President Obama’s final budget, for FY17, was expected to continue the funding growth for the National Institutes of Health (NIH) seen in the FY16 appropriations bill (which increased the NIH budget by 6.6%, or $2 billion). Surely, with a President so firmly committed to advancing science, his last budget would be easy for the life sciences community to champion on Capitol Hill, right? Well, on February 9, President Obama released his final budget, not to cheers from the research community but to a collective “huh?”
So what happened? The President requested $33.1 billion for the NIH, a $1.825 billion increase over what he proposed in his FY16 budget. Of that, $825 million would be targeted for his presidential initiatives, including the cancer moonshot initiative, the Precision Medicine Initiative (PMI), and the BRAIN Initiative. Then $1 billion of the increase would be allocated across all the institutes and centers at the NIH.
This all sounds good until you look at the details.
The President proposes using mandatory money to fund the $1.825 billion increase. Typically, the NIH is funded with discretionary money. Congress has the authority to allocate discretionary money on a yearly basis to all departments and agencies under the federal government’s umbrella through the appropriations process. Mandatory money for the NIH does not currently exist. To fund a program with mandatory money, legislation needs to pass that would create a funding stream and find ways to pay for it. Think of mandatory money as what you spend on necessities such as a mortgage/rent, utilities, and loans and discretionary money as what remains of your weekly paycheck. You wouldn’t add an additional mandatory spending item to your household budget, such as a significantly more expensive house, without having a means to pay for it. This is the same principle applied to mandatory spending for programs funded by the federal government.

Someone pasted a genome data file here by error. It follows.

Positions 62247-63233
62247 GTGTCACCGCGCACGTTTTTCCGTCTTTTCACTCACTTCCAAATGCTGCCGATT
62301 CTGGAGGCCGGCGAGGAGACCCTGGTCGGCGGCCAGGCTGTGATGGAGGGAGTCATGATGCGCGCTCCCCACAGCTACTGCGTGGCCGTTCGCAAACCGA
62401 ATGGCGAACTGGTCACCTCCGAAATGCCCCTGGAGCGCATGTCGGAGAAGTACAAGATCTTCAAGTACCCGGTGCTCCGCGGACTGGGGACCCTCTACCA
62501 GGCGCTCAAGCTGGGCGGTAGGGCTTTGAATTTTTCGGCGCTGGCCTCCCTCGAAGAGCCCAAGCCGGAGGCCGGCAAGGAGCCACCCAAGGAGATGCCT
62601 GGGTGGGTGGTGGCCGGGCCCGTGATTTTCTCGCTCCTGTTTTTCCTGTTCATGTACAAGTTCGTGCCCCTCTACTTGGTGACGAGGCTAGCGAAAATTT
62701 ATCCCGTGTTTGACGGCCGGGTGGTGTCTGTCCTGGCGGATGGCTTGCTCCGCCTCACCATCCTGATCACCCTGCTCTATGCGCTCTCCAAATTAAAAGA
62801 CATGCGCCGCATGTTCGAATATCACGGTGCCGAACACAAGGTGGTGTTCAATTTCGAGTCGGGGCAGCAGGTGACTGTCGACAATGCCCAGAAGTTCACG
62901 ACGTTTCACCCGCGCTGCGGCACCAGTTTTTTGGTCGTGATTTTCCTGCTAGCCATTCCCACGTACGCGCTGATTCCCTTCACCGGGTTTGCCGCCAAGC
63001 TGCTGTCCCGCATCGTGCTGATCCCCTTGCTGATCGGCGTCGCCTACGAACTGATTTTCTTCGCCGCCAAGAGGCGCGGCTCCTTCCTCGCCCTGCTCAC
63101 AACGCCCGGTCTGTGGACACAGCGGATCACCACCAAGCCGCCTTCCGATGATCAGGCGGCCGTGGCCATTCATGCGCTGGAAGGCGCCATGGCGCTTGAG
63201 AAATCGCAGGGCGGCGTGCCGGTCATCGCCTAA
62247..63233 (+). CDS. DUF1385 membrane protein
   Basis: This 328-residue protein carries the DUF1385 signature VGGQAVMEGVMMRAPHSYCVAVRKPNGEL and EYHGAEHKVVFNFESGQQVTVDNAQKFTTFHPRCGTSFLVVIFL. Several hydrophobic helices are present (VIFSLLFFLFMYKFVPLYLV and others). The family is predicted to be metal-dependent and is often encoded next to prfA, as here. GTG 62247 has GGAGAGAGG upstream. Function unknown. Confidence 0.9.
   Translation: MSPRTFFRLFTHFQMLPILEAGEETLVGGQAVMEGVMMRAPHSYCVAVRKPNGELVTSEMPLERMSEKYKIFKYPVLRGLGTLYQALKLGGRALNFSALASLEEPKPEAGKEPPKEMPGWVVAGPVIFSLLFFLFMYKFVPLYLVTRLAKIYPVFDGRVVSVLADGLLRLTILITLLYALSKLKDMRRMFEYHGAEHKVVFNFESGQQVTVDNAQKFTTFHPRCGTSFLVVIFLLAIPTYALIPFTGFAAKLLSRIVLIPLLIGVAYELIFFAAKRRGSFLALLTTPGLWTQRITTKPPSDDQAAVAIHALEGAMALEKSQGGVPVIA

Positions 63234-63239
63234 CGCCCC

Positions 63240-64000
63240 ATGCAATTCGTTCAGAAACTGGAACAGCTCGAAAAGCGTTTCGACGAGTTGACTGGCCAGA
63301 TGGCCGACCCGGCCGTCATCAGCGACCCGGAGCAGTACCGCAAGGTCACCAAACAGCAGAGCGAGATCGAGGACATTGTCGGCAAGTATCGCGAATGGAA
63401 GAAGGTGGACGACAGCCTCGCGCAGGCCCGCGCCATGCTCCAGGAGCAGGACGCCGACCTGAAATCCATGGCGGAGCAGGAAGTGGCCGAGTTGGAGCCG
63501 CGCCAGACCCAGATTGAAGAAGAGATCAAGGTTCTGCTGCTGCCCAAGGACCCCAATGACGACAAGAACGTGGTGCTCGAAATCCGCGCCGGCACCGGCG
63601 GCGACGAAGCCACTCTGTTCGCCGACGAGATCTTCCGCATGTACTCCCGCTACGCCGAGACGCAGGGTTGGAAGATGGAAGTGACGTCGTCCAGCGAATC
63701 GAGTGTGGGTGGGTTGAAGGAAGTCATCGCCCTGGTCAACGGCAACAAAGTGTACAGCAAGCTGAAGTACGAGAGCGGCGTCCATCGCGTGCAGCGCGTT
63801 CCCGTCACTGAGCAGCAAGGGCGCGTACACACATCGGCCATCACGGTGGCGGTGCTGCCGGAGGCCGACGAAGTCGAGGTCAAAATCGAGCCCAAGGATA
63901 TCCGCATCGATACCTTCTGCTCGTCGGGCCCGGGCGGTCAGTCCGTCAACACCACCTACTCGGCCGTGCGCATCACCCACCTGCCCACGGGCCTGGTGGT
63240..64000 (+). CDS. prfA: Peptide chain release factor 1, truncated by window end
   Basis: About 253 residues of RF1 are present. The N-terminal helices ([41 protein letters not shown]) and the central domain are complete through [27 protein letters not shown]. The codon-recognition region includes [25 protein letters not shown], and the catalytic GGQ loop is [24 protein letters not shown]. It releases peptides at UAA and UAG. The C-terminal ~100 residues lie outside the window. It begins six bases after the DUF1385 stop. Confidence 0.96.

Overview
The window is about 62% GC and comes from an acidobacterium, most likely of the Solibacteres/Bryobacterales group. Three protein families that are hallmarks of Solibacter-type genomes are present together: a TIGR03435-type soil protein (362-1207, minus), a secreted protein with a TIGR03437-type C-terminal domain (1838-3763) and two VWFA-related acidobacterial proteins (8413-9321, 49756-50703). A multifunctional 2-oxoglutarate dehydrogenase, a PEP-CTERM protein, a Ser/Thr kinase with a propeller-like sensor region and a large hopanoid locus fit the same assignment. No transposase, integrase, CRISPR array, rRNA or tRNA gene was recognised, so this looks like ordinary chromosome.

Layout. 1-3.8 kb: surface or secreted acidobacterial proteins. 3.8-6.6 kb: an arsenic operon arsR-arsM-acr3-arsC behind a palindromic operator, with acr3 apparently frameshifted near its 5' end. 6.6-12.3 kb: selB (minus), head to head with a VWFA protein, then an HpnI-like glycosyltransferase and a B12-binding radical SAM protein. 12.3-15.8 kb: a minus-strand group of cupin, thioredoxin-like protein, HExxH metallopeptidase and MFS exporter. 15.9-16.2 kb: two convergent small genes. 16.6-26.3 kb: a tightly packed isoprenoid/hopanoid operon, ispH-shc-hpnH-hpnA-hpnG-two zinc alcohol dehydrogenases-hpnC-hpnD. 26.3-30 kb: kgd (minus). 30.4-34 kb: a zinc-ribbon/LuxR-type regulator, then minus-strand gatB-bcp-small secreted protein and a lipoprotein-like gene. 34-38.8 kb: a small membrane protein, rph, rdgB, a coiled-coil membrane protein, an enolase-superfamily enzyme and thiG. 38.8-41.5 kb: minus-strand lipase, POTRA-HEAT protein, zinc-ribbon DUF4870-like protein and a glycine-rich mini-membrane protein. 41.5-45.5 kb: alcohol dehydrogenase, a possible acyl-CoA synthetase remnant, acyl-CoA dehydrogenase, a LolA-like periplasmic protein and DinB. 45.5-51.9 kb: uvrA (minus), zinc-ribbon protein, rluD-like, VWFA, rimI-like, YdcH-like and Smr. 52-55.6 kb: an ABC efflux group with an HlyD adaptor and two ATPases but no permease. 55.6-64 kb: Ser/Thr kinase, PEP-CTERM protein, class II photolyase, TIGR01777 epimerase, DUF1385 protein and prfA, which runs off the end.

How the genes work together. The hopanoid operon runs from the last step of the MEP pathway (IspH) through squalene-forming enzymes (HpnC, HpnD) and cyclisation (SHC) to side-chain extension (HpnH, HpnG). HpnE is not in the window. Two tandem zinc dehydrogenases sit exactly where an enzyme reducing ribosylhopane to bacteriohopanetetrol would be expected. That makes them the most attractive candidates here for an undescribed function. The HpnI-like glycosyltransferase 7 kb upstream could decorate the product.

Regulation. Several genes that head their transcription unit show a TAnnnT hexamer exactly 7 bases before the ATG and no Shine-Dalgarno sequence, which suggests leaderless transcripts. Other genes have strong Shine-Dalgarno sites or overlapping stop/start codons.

Furthermore, the President’s proposed mandatory funding of $1 billion to increase funding for all the institutes and centers at the NIH is based on what he recommended last year, not on what actually passed for FY16. Because what passed was $1 billion more than the President proposed, the so-called $1 billion increase he is recommending for FY17 really just maintains the FY16 level but with nonexistent mandatory money instead of discretionary money. Those who assumed there would be at least some actual increase in the NIH budget view this proposal as a cut.
All attention now turns to Congress, where the real work on the budget will be done. It is unclear what Congress will do given the tight financial boundaries it has to work within, but there is a level of optimism that the NIH will see some small increase in the FY17 budget. Francis Collins, Director of the NIH, stated, “It would be astounding if Congress approves a cut in NIH funding.”